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Nakuru, Kenya

Egerton University is a public University in Kenya with its main campus located in Njoro-Kenya, near the town of Nakuru, Kenya. Wikipedia.

Burian A.,University of Vienna | Schagerl M.,University of Vienna | Yasindi A.,Egerton University
Hydrobiologia | Year: 2013

We investigated the feeding behaviour of the dominant microzooplankton of saline lakes in the East African Rift Valley. A set of grazing experiments revealed high ingestion rates of the two euryhaline rotifers Brachionus dimidiatus and Brachionus plicatilis and of the large-sized omnivorous ciliates Frontonia sp. and Condylostoma magnum reflecting the unique nature of tropical saline systems. The size spectrum of ingested particles was broad and even included filamentous cyanobacteria such as the commonly dominating Arthrospira fusiformis. Feeding selectivity on cyanobacteria, however, was rather low showing higher values for cryptomonads and small ciliates. Bacterial biomass was favoured by the presence of grazers, as small bacterivorous predators were reduced at an average of 13. 9%, showing the cascading effect of large zooplankton on the food web structure. Overall, based on this first-time study of the microzooplankton feeding behaviour in East African soda lakes, a strong structuring effect of rotifers and large ciliates on microbial plankton communities is assumed, especially in times of high consumer biomass. © 2012 The Author(s).

King'ori A.M.,Egerton University
International Journal of Poultry Science | Year: 2011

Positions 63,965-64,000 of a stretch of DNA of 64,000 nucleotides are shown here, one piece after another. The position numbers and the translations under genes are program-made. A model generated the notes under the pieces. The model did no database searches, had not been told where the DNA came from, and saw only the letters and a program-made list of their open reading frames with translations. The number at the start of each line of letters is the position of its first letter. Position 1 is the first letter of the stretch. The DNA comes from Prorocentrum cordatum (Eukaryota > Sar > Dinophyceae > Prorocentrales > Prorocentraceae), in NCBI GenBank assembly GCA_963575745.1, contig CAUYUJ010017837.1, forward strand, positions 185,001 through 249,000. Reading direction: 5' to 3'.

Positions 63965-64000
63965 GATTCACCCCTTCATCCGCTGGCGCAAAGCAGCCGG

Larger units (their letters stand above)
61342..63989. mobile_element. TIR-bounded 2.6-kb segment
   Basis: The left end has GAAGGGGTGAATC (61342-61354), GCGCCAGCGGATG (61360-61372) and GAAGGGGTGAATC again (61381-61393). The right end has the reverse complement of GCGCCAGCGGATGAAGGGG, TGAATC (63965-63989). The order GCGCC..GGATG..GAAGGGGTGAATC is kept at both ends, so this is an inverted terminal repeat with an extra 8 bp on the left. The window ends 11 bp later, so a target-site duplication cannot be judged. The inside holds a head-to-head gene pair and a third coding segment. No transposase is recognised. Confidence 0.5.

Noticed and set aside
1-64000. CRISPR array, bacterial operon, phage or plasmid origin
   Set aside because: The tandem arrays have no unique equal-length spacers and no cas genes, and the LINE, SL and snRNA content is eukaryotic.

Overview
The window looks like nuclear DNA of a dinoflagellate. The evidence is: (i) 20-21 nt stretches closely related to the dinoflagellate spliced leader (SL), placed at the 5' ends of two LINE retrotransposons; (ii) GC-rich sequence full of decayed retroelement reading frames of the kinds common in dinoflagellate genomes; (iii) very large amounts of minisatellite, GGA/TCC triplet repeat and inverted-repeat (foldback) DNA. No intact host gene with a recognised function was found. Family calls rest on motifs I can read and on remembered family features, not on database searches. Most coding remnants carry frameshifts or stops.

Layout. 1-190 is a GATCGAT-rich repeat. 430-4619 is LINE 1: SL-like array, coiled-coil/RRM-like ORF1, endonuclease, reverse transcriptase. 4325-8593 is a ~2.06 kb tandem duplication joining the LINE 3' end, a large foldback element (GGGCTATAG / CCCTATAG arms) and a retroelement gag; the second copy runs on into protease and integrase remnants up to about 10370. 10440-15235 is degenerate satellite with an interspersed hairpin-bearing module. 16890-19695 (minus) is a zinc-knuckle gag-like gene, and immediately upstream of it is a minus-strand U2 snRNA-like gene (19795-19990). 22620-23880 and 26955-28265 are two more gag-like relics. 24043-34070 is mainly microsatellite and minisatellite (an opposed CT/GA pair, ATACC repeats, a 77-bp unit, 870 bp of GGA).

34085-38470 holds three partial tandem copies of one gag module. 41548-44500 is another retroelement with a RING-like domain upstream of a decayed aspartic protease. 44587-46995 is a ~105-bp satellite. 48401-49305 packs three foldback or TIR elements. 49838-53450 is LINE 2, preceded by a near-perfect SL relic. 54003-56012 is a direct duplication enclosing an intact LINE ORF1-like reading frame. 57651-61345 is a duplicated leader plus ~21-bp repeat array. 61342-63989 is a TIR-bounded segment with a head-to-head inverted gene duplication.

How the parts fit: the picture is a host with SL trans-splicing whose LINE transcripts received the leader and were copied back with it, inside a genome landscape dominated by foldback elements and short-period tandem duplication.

Poultry production at all scales of operation is wholly dependent on the supply of day-old chicks. Fertility and hatchability are two major parameters that highly influence the supply of day-old chicks. Fertility refers to the percentage of incubated eggs that are fertile while hatchability is the percentage of fertile eggs that hatch. It is therefore important to understand the factors that influence fertility and hatchability of eggs. For the hatchability traits, breed has little effect on hatchability of poultry eggs, although light breeds have been reported to have higher fertility and hatchability. The diet of breeder poultry should be adequate in both quality and quantity to meet the recommended levels set out in the feed standards for the category. The most influential egg parameters that influence hatchability are: weight, shell thickness and porosity, shape index (described as maximum breadth to length ratio) and the consistency of the contents. Heat stress reduces the external and internal egg qualities. Heat stress affects all phases of semen production in breeder cocks. Hatchability for small eggs is lower compared to that of medium and large eggs. There are many factors contributing to the failure of a fertile egg to hatch which include lethal genes, insufficient nutrients in the egg and exposure to conditions that do not meet the needs of the developing embryo. Breeder factors that affect hatchability include strain, health, nutrition and age of the flock, egg size, weight and quality, egg storage duration and conditions. The optimum temperature range for poultry is 12-26°C. Fertile eggs should not be stored for more than 10-14 days, after 14 days of storage; hatchability begins to decline significantly. The position (large end up or vice versa) of egg storage influences hatchability. Eggs stored with the small end up have higher hatchability as compared to the large end up. Incubation of fertile eggs can be done naturally by a broody hen or in an incubator. The broody hen provides the fertile eggs with optimum environmental conditions (temperature, egg turning and humidity) to stimulate embryonic development until hatching. The incubator is a simulated artificial design that mimics the broody hen's role of providing fertile eggs with optimum environmental conditions (temperature, egg turning and humidity) to stimulate embryonic development until hatching. A constant incubation temperature of 37.8°C is the thermal homeostasis in the chick embryo and gives the best embryo development and hatchability. Mortality is seen if the temperature drops below 35.6°C or rises above 39.4°C for a number of hours. Egg turning during incubation is critical for successful hatching and influences hatchability. No turning of eggs during incubation results in low hatchability and delays hatch by a few days. © Asian Network for Scientific Information, 2011.